If the devil's in the details, the dollars are in the fine print. Anyone who has ever gotten socked with a penalty fee on their credit card bill knows it's the little things that'll get ya.
Last year Americans paid more than $24 billion in fees to credit card companies (around $220 per U.S. household) -- $15 billion of which came from penalty fees, according to CardTrak.com. That's a 150% increase in penalty-fee income since 1998 for companies like Citigroup (NYSE: C ) , MBNA (NYSE: KRB ) (the brand behind the Fool credit card), JP Morgan Chase (NYSE: JPT ) , American Express (NYSE: AXP ) , Wells Fargo (NYSE: WFC ) , and Capital One Financial (NYSE: COF ) -- names you might recognize from the cards lining your wallet.
Why are consumers getting socked with so many fees?
Shrinking grace periods: You might be wistful for the days when you had a full month in which to send in your credit card payment. These days, a typical due date is closer to 20 days. A decade ago, credit card customers paid on average $20 when they missed the payment deadline. Today, you'll pony up more than double that (up to $45) for a single foible.
Better deals: It's often the most attractive offers that trip up consumers. Balance-transfer promotions can be a great way to buy some low-interest (or interest-free) time between purchases and payment due dates. Transferring existing balances from higher-interest rate credit cards is also one of the methods we recommend for those trying to accelerate their get-out-of-debt plan. But one misstep -- a single late payment or simply using the card for a new purchase -- and that sweet deal suddenly turns sour. A late payment can trigger an instant interest rate hike. And if you accidentally use that card at the grocery store, you'll learn that new charges are subject to a higher interest rate than the balance-transfer sum.
Oh, and naturally, the amount at the higher interest rate will be last in line to be paid off.
Pricier perks: You name it, and your credit card issuer has found a way to charge you for it -- over-limit fees, activation fees, annual fees. Even perks like convenience checks, balance transfers, credit insurance, and ID theft protection aren't automatically freebies. Perhaps you've received a prepaid gift card only to discover when you try to use it three months later that those gift dollars are getting eaten up by account inactivity fees, a monthly maintenance fee, or even charges to check your account balance.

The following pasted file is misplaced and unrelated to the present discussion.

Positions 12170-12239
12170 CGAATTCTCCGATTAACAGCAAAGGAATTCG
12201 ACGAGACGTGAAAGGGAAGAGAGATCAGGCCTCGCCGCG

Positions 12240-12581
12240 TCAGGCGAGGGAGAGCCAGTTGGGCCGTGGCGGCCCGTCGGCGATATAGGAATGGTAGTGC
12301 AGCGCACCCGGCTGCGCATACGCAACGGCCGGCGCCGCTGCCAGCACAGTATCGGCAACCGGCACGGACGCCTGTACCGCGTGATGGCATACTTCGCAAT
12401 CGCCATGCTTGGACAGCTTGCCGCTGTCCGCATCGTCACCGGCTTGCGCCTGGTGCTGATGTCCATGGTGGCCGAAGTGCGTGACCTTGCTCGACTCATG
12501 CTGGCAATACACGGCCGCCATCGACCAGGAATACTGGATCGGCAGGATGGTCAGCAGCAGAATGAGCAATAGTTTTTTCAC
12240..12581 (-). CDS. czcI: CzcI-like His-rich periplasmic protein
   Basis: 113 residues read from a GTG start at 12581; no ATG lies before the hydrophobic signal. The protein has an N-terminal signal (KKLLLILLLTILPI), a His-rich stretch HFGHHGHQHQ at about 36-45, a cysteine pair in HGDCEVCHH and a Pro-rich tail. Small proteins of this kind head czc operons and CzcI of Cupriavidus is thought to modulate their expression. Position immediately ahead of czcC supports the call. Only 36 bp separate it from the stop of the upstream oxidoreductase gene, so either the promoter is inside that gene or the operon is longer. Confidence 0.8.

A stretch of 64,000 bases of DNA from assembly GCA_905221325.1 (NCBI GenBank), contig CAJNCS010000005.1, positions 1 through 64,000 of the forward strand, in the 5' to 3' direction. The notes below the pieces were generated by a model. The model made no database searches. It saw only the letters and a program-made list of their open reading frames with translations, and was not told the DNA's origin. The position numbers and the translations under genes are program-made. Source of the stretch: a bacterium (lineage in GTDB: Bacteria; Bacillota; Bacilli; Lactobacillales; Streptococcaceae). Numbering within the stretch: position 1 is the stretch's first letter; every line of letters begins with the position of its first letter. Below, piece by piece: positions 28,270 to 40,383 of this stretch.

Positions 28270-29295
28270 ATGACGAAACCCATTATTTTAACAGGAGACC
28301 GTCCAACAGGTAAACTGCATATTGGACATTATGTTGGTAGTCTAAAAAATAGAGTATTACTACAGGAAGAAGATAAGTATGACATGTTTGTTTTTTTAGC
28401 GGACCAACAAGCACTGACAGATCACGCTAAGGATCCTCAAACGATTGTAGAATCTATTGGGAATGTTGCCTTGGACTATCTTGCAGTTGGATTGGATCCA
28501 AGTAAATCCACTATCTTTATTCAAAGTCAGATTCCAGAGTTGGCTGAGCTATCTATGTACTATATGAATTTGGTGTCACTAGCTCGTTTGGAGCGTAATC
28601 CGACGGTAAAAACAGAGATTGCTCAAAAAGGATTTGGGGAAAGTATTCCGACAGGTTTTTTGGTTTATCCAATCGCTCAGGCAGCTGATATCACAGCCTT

Lenders sharing secrets: You know when you goof up, you'll pay a price to the lender with whom you committed the infraction. Been lazy about paying someone else on time? Big Brother already knows. The "universal default clause" allows your lender to raise your interest rate based on your payment record with some other creditor. (Your credit report -- which your lenders check frequently -- reveals all.) More than 40% of lenders have this clause in their cardholder contracts.
Although penalty fees and the number of triggers that activate them have been steadily on the rise, banks aren't entirely to blame for the inconveniences they cause. Most everything you need to know about being an upstanding card carrier is spelled out in the fine print -- even the outrageous stuff, as evidenced in these awful offers Fool readers shared with us.
Those few dollars in late fees and extra points on your APR may not seem like much, but they can sure take a bite out of your borrowing power if you're a frequent offender. Many service providers are quick to send collection agencies after deadbeat bill payers. And a collection action can turn up on your credit report, marring your ability to get a loan for a mortgage, car, or credit card, and even a job or apartment.
If you're not a frequent offender, ask the lender to forgive a one-time gaffe such as a late payment. To protect yourself from all other costly inconveniences, follow this time-honored (and free) advice: Read the fine print.
Learn about the credit card industry and how to get out of debt in our Credit Center. And read about all things credit related on our Consumer Credit/Credit Cards discussion board.
Longtime Fool contributor Dayana Yochim does not own shares of any companies mentioned in this article.